Over the past several years there has been a buzz concerning Chick Corea and the potential reunion of Return to Forever. The ensemble featuring guitarist Al Di Meola, bassist Stanley Clarke and drummer Lenny White with the potential buzz generated from an over the top 2008 performance in Canada. The primary rumor would be an incarnation of the group responsible for Hymn of the Seventh Galaxy (Polydor, 1973). While not a betting man by nature I had my doubts....
I recently read an "extended review" concerning The Mothership Returns with two thoughts leaping to mind. The first thought being if a three page review is necessary to examine a release that while certainly ranging anywhere from good to excellent in spots than the writer may be slightly more self absorbed than some of the musicians he seemed to take some issue with. I come from the saxophonist school of JD Allen, say what you need to say - if it takes longer than a few choruses then you trying to convince someone more so than entertain them.
This particular writer seemed to take issue with the more cold if not sometimes sterile approach Al Di Meola brings to the table. A top flight technician to be sure, this same writer sang the praises of Larry Carlton and his a.m. radio cuts from roughly two years ago on the Sounds of Philadelphia recording. As always...taste is subjective. Di Meola was not to be on this recording. Other guests including Jean-Luc Ponty were invited and despite the advancing age of all the participants this is certainly a welcome addition to and Chick Corea or Return to Forever fans library. Frank Gambale was called in to take Di Meola's place and does an more that admirable job in turning RTF into a quintet.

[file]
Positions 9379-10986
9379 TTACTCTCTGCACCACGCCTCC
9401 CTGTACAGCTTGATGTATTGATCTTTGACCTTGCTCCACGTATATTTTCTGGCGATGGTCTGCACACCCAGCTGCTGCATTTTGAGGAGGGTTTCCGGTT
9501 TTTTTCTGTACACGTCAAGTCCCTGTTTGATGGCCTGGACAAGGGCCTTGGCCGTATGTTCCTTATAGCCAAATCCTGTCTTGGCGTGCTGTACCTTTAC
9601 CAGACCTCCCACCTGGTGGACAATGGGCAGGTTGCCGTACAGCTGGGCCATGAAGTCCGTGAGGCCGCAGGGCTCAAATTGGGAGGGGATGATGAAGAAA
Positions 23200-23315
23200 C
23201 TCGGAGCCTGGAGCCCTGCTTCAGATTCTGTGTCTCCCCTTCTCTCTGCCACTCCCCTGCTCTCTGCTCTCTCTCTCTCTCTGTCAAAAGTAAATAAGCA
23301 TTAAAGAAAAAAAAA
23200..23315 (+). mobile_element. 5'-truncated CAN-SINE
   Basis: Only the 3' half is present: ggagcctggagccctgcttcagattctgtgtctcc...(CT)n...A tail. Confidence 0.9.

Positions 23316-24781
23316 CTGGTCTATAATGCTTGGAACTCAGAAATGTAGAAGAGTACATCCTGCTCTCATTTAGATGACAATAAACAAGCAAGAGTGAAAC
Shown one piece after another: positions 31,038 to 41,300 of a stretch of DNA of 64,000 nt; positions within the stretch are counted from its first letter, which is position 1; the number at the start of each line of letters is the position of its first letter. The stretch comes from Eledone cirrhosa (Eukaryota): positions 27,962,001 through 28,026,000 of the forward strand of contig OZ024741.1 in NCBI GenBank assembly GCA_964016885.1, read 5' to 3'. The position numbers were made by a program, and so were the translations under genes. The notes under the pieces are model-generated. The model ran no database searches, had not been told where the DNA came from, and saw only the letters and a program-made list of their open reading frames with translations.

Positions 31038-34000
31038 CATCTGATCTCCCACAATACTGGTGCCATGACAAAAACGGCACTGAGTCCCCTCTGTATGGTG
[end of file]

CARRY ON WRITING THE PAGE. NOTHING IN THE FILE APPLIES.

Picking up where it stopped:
The Mothership Returns' is a two disc set that documents a portion of the 2011 tour and while some of my contemporaries may feels that it outshines the stellar 2008 Di Meola reunion, it is good. Not great. While Di Meola is a master technician he brings a certain level of sonic brilliance to the table that few if any other guitarists can match with his background and prolific talent in various avenues available through world music. Another reason is again, advancing age of all the participants. The Mothership Returns' is more of a nostalgic blast from the past, a friendly and relaxed jam session showing the timeless quality of some of the most brilliant music of our time - just lacking a little intensity.
While Gambale does a magnificent job, to make the unsubstaniated and generalized statement that Di Meola lacks the substantial jazz credentials is subjective at best. This is the problem with jazz today, labels. Di Meola posses the skill and intensity to fit in virtually any sonic ensemble one can think of. Gambale who is a formidable talent has not had the documented solo success that Di Meola can boast...In short, we are comparing apples with oranges. No musical absolutes here, simply shades of gray and the fact one cat was busy and the other cat had the time to play the gig.
For me, Corea's most recent release The Continents far outshines this or any other recent RTF release and while they are good, the passage of time and the erosion of a certain spark has allowed RTF to become an entertaining shadow of what was formerly a glorious pioneer of what real fusion was all about. Age does that.
CD1: Mediaeval Overture; Senor Mouse; Shadow of Lo/Sorceress; Renaissance.
CD2: After the Cosmic Rain; The Romantic Warrior; Spain; School Days; Beyond the Seventh Galaxy.
DVD: Inside the Music (film); After the Cosmic Rain; The Romantic Warrior; The Story of Return to Forever.
Personnel: Chick Corea: keyboards; Frank Gambale: guitars; Jean-Luc Ponty: violin; Stanley Clarke: electric and acoustic basses; Lenny White: drums.